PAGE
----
Expansion of water monitoring infrastructure in Kent County is critical because existing infrastructure is sparse and because population, economic, and environmental conditions, and agricultural practices (irrigation) have changed how we use water since previous regional studies were completed in the 1960s and 1970s. In addition, we now have more detailed understanding of aquifers and confining beds and vastly improved computer methods to simulate, analyze, and predict the availability of groundwater and the impacts of increased groundwater use. Completion of the proposed project will address the issue that existing wells are too sparsely distributed and data are not temporally adequate to support the use of these computer methods for the major water supply aquifers in Kent County. In recognition of the close links between groundwater and surface water and the potential for wells to become contaminated by saline streams, water monitoring infrastructure will be placed in both wells and streams. Moreover, this joint monitoring approach is important because of the linkage between sea-level rise and landward migration of saltwater.
To date, more than 40 new monitoring wells have been constructed in the Rancocas, Piney Point, Cheswold, Federalsburg, Frederica, Milford, and Columbia aquifers (Figure 1). Salinity monitoring stations have been installed near and below the head of tide on selected streams and determine the magnitude of high salinity events. Stream gages have been re-established at two sites where development of new groundwater supplies has likely altered the balance between surface water and groundwater. Key planning elements for new well sites were 1) filling spatial gaps in the existing network, 2) obtaining permissions to install wells on state-, county- or locally-owned lands, with the goal that these wells will be accessible for decades, 3) well site locations that are not strongly influenced by daily pumping cycles of large production wells, and 4) locations where measurements can be made safely and efficiently.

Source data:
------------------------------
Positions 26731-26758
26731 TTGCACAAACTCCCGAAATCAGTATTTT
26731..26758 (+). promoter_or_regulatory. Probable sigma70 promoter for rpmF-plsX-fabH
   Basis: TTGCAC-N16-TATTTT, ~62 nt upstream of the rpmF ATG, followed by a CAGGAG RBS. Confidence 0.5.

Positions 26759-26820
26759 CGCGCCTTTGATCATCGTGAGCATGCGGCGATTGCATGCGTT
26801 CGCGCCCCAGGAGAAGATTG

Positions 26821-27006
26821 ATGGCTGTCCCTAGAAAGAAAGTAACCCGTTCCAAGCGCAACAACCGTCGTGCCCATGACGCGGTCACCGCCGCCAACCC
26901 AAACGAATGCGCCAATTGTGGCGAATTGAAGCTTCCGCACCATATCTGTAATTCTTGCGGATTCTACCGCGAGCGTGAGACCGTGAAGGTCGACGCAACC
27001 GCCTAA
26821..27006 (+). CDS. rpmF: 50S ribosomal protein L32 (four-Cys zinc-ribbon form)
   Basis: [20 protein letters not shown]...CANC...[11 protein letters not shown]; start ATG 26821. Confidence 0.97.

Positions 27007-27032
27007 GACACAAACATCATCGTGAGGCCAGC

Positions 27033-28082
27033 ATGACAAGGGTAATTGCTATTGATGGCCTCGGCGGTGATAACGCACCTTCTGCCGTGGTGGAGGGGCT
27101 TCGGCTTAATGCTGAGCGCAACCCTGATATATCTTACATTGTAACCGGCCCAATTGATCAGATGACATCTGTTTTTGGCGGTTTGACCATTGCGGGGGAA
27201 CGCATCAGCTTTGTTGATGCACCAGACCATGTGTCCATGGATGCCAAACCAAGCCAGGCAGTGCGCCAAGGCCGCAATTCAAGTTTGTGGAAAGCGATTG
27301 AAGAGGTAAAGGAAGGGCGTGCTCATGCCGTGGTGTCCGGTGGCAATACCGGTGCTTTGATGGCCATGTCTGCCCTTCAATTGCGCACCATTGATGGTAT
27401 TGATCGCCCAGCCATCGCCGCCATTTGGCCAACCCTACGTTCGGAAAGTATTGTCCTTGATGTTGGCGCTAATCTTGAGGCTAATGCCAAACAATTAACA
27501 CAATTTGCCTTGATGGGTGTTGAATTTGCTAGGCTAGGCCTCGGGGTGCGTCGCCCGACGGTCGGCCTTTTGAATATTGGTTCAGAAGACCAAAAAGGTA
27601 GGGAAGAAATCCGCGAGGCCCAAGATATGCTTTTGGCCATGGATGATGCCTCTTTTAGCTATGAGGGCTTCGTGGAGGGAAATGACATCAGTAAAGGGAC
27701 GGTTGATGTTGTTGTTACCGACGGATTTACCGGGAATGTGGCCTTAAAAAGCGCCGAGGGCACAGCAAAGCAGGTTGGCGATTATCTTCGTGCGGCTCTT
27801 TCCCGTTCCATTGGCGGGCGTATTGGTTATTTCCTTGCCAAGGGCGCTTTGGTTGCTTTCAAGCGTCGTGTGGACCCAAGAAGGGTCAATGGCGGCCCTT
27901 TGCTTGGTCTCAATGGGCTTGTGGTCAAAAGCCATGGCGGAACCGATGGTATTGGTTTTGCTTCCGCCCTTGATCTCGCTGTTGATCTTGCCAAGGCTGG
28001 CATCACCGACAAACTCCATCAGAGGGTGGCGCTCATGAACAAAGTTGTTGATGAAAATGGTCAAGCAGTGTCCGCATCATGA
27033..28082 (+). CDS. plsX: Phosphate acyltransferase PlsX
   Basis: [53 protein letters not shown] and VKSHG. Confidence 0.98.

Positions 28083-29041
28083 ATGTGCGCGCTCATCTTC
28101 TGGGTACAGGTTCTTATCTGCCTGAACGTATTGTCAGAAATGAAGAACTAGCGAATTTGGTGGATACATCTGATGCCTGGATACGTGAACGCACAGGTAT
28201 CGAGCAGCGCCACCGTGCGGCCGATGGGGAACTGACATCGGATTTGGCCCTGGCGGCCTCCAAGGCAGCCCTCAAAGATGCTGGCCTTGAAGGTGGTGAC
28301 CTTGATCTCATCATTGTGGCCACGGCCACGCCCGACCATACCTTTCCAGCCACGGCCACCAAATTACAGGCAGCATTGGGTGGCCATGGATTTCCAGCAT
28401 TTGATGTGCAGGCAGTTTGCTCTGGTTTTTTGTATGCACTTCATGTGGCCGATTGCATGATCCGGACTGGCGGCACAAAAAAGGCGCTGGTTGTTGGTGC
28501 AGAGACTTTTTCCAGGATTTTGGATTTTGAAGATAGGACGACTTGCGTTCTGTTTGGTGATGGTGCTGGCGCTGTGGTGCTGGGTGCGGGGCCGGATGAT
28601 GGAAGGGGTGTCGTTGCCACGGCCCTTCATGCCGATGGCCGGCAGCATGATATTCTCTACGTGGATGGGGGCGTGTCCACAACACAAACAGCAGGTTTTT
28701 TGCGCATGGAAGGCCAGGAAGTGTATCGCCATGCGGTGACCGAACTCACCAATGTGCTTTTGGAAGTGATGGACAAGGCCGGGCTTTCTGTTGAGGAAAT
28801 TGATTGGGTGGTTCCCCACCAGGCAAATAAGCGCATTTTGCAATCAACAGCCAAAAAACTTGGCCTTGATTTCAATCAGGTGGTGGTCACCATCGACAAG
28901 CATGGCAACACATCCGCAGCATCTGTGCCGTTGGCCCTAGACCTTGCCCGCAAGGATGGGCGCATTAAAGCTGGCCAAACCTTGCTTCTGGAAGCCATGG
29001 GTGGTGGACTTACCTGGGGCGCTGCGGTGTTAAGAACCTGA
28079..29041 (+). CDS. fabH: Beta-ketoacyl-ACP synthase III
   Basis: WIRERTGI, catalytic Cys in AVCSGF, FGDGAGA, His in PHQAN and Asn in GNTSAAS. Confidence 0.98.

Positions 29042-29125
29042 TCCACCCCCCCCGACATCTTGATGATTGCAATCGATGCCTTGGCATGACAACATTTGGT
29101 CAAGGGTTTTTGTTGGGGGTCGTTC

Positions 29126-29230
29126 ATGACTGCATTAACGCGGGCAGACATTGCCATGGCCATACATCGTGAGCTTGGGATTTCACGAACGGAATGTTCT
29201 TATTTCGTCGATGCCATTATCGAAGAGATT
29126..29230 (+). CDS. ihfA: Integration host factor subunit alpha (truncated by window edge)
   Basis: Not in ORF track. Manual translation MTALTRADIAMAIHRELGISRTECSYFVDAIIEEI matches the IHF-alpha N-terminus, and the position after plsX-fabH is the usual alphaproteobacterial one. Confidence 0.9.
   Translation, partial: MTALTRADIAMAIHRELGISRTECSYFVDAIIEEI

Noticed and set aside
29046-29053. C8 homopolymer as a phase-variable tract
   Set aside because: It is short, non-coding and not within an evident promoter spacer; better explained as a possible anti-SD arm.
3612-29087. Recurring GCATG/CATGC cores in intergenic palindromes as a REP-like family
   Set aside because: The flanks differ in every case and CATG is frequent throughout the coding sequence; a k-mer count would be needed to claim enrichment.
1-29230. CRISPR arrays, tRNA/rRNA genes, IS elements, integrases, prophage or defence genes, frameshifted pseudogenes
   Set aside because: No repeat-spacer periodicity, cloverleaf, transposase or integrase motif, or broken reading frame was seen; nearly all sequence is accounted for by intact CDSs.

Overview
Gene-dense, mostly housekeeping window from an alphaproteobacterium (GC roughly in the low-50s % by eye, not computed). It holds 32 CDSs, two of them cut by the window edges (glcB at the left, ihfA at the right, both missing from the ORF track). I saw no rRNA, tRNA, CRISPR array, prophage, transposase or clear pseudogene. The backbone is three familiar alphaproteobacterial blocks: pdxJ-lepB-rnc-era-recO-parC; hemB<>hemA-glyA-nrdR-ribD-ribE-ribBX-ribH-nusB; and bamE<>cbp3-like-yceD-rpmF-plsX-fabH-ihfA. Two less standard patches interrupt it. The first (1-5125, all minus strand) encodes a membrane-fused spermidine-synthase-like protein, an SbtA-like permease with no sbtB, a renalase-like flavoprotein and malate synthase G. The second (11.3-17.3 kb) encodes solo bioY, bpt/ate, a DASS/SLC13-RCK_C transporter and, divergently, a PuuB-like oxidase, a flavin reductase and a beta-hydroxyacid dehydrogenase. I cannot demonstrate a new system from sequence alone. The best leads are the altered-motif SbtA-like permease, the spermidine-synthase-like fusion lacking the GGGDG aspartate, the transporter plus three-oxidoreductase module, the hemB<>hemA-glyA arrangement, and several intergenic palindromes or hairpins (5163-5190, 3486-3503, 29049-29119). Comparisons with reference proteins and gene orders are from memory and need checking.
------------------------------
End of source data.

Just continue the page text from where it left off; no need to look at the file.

We are now collecting baseline hydrologic, water quality, and hydraulic information that addresses near-term (10 year) critical water resource management issues. This work includes manual and automated measurements of ground and surface water levels, temperature, and salinity, collection of samples for water quality analysis, measurement of aquifer hydraulic properties, and measurement of geophysical properties of aquifers and confining beds.
The project is being done in cooperation with the Delaware Department of Natural Resources and Environmental Control – Water Supply Section. Our partners at the US Geological Survey (USGS) are providing stream gaging services. Work is being coordinated with the Maryland Geological Survey.
updated June 2018